3 A use-case realization is one kind of collaboration. Figure 1 shows an example of a use-case realization: an Actor initiating communication with a use case. The use case is a statement of responsibility that dictates what the system should do. The use-case realization describes how that responsibility is fulfilled. It does so by identifying participants -- in this case, classes -- and showing that they interact with one another to fulfill the stated responsibility. The concept of collaborations is common to UML and the RUP, which use different stereotypical participants. In use-case analysis, the stereotyped classes include boundary, control, and entity classes; in business modeling, stereotyped classes include business workers and business entities. The same concept can be borrowed and applied to different domains. For example, when modeling SQL scripts, the participants are stored procedures and database tables. When attempting to document a collaboration, it is important to work at an appropriate level of abstraction to avoid unnecessary complexity. For example, when you do business modeling, you should not be dealing with Java classes. Figure 1: UML Collaboration In this article, we will describe abstract flows as collaborations based on existing source code. Without abstraction, the resulting documentation would simply mirror existing source code and fail to provide an accurate overview of the legacy system. Consequently, it is important to formulate abstraction rules that identify significant elements in the given source. Steps for Modeling Legacy Systems Using the UML This section describes steps for modeling legacy systems, which are made up of a number of programs, each fulfilling some system functionality. One or more source files implements each program through a programming language. In modeling a legacy system, it is important to understand both programming language constructs, and the programming style (i.e., the way the language is used) because both language and program-specific constructs are necessary to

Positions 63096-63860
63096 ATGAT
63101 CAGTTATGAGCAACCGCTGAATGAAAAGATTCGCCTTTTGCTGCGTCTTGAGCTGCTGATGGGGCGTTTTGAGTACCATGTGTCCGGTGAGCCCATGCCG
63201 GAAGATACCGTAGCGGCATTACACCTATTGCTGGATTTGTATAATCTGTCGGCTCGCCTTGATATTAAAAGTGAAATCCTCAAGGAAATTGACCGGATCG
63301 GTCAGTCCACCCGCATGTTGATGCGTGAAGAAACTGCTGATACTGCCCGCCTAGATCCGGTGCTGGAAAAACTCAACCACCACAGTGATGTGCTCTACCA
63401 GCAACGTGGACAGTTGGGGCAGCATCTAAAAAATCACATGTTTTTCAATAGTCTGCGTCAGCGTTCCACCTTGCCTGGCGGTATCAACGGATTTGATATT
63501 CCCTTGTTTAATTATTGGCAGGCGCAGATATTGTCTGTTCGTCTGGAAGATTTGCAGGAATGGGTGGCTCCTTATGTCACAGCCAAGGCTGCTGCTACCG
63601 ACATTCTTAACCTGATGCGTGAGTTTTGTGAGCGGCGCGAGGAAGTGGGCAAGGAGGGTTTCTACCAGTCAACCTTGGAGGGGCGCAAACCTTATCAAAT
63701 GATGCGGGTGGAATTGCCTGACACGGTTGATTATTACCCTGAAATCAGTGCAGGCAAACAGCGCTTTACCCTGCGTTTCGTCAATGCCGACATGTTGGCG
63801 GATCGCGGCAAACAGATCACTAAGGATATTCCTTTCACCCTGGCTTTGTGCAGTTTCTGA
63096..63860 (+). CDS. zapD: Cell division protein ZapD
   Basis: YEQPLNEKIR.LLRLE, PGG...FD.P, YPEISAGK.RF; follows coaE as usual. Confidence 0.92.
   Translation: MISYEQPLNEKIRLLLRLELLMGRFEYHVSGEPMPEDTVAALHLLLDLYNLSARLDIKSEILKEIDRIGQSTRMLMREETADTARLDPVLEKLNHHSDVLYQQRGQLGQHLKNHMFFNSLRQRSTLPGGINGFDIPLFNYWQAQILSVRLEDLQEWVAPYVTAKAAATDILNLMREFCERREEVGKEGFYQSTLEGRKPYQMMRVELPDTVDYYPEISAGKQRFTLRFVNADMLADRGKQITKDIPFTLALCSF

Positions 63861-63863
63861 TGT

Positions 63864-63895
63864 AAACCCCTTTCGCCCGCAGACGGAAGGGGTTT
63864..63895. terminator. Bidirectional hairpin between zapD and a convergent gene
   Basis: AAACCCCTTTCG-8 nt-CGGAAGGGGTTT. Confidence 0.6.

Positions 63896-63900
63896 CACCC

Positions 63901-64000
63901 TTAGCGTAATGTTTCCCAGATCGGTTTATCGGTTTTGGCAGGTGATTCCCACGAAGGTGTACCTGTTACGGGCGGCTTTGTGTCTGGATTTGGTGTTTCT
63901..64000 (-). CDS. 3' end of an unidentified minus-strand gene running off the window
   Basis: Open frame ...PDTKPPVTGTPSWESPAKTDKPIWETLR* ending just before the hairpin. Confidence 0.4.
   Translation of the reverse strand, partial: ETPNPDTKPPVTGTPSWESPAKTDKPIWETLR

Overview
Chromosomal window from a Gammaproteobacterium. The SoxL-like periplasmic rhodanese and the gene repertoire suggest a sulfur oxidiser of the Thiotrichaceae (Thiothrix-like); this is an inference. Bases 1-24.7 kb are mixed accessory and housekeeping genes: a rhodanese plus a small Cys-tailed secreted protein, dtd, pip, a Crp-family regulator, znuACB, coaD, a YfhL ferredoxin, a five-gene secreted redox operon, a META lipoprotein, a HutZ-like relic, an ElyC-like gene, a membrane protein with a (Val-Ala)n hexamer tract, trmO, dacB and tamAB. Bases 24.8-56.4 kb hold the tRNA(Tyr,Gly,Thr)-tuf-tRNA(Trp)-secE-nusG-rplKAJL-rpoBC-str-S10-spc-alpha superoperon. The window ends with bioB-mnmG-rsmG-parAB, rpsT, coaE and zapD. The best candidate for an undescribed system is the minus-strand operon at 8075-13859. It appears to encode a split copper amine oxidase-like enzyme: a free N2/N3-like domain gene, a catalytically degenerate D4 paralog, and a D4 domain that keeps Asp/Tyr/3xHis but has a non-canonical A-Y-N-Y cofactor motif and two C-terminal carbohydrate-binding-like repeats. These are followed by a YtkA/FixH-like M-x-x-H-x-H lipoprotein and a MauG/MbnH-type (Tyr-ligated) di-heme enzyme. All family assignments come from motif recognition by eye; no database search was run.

4 abstract the program, as depicted in Figure 2. Figure 2: Legacy System Structure and Abstraction Because legacy systems may be developed using multiple languages, the specifics of each language must be taken into account. This implies that, for each language used in the legacy system, we must perform the following steps: 1. Identify significant language constructs (i.e., language constructs that are useful in abstracting flows in a source file and understanding relationships between elements). 2. Describe language grammar. 3. Map language grammar elements to UML elements. 4. Identify views of the UML elements that abstract program structure and flows. Once the language specifics have been handled, each program in the legacy system can be analyzed individually. This implies that for each program, we must take the following additional steps: 5. Identify language usage in the legacy program, including abstraction rules that are useful in abstracting program flows. 6. Organize the model of the legacy program. 7. Document the model. Our approach distinguishes general language aspects from program-specific aspects, and our goal is to: Automate as much as possible the general language parts that are reusable across programs implemented in that language. Identify guidelines to support the program-specific portions. General Language Aspects This section describes how the general language aspects of modeling legacy systems are taken into account. The steps in this section have to be repeated once per implementation language. Step One: Identify Significant Language Constructs